That was the case until a few key wineries made the switch
to less alcoholic whites based on the local grape called Verdejo. In the last few years, Sauvignon Blanc has
responded with spectacular results too. Now Rueda has
become Madrid's standard white wine, an incredible feat
considering how young this region is. Probably the best
news is that, so far, the fame hasn’t gone to its head,
and the prices are still pretty friendly. Let’s hope it
stays that way.
Getting down to the meaty
reds, first mention goes to D.O. Ribera del Duero. A huge
producer during the Middle Ages, as recently as 1970s this
region had so little to hope for the grape growers
themselves were actually ripping up thousands of acres of
vines as if they were weeds. “No future!” they said. No
future, indeed! Spain's most revered winery, the
untouchable Vega Sicilia, was located in those parts,
obviously good wine could be made there if the producers
put their minds, hearts and money to it. And that’s just
what happened. In little more than twenty years, Ribera
has turned itself into one of the titans of the Spanish
wine world. The reason is simple: its unquestionable
quality. The culprit here is a grape called Tinto Fino,
alias Tinta Fina, alias Tinto del País, alias Tinta del
País. its all Tempranillo. It’s the grape responsible for
the fruity young reds as well as the complex, alluring
aged wine. The rise to stardom has also meant a very sharp
increase in their price, unfortunately making many of
these wines a special occasion order rather than a daily
joy, but the young bottles are still relatively reasonable.
More often than not, the quality and elegance of the
crianzas and reservas justify the cost. Any “bottled”
visit to Spain's new wine look requires a stop at this
exceptional wine-producing land.
region is D.O. Toro. The word "Toro" means "bull" and it
aptly describes the robust character of these reds of yore.
The wine charged at you like a snorting beast bursting out
onto the bullring! The word actually refers to a town by
the same name in the province of Zamora. The river Duero
softly drifts by and bathes the lands with just the right
moisture for growing grapes. The fruit of choice? Tinta de
Toro, alias, you guessed it, Tempranillo. Well, not
exactly Tempranillo, say some, but close enough. The
winemakers in the area have toned down the rugged nature
of their wine, and what they have come up with is
something extraordinary. Full-bodied and full of character,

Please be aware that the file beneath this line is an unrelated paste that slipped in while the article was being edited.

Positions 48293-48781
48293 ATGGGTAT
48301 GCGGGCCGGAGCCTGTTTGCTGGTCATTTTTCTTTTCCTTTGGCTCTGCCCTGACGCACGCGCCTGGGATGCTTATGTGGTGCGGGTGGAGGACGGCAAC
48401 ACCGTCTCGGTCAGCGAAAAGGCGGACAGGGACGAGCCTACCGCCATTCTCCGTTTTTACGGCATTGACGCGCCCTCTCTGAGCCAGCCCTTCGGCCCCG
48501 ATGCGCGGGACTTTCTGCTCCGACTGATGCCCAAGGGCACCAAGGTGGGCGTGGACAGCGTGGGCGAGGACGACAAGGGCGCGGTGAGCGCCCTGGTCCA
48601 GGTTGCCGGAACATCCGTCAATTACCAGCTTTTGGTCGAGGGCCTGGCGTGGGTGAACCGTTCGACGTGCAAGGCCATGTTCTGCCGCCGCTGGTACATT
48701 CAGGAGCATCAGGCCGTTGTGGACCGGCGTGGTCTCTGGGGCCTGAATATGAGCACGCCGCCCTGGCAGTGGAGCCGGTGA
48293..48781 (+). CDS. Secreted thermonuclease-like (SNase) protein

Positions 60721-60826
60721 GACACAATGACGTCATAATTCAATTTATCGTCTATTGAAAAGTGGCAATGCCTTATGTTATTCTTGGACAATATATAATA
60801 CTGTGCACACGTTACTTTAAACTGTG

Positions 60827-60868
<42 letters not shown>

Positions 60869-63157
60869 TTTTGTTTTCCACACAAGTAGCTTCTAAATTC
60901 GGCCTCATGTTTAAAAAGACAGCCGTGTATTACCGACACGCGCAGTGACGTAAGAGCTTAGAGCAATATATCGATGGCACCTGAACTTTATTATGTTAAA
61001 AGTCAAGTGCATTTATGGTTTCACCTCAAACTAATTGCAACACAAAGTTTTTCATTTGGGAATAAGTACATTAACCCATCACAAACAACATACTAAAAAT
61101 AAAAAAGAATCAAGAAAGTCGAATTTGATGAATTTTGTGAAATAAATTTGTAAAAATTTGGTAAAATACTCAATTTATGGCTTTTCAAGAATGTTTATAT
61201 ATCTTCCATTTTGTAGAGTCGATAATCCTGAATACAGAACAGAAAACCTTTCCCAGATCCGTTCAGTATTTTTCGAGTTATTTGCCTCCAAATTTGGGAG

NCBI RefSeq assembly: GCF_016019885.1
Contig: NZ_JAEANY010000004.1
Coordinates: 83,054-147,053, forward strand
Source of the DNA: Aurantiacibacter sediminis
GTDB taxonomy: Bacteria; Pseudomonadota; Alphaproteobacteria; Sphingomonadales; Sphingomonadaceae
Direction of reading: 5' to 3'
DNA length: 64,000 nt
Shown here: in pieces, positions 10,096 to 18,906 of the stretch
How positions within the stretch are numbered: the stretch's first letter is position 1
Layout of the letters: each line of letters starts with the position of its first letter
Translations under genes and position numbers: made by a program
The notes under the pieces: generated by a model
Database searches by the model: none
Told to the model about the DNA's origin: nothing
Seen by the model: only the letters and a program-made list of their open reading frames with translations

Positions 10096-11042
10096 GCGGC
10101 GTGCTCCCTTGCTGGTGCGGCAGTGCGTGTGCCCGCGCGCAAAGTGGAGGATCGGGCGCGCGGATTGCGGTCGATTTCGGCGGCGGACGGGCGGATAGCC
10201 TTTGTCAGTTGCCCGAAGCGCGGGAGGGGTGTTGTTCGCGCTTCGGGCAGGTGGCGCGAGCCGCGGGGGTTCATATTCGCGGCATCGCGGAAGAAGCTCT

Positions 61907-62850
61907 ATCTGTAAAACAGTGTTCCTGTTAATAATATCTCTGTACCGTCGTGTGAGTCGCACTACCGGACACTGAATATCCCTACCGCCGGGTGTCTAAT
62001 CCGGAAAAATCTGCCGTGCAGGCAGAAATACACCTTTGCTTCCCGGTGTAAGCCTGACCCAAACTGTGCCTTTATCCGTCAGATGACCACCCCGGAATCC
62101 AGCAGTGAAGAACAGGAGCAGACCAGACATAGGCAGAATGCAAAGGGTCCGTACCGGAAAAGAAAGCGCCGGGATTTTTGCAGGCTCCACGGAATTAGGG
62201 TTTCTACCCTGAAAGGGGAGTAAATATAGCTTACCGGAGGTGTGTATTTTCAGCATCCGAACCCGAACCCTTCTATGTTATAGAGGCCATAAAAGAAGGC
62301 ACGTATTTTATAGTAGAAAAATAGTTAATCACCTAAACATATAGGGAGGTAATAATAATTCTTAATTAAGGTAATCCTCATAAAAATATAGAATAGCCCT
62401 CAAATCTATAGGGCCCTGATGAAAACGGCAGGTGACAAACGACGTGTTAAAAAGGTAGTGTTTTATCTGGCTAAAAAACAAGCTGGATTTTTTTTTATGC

but not overwhelming.
Switching directions, we
find another region with a longstanding tradition for reds,
but of a very different kind: young and fruity ones made
from the grape Mencía, a variety with characteristics
similar to those of Cabernet Franc. The region is called
D.O. Bierzo and its a fertile valley hidden away in the
north-western reaches of Castilla y León. It is slowly but
surely coming of age. Just a couple of years ago, no one
would have guessed that, but now some of Spain's most
renowned winemakers have moved in to take a stab. Mencías
are intense and lively wines, mostly designed for early
consumption. Whites made from Godello are also available.
Most wine regions in Castilla y León make some rosé, but
D.O. Cigales is what comes to mind when one thinks of
these very aromatic and fruity blushes. New more intense
versions are especially exciting and a refreshing solution
to warm weather meals. Cigales has also made a strong bet
on the future of its reds, which appeal to a wider market.
The most recent reports have been nothing less than
There is also a handful
of minor regions harbouring many “independent” wineries
which have gained notoriety in the international market.
Most notable of all are probably V.T. Castilla y León and
V.T. Tierra de León. Similar names, separate regions.
Castilla y León is
definitely wine country, there is no doubt. And though it
may not have returned to centre stage until recently, one
gets the feeling its heritage is as old as the hills.
Feature written by Brian
Murdock, author of the book "Let's
Open a Bottle". You can
contact Brian at firstname.lastname@example.org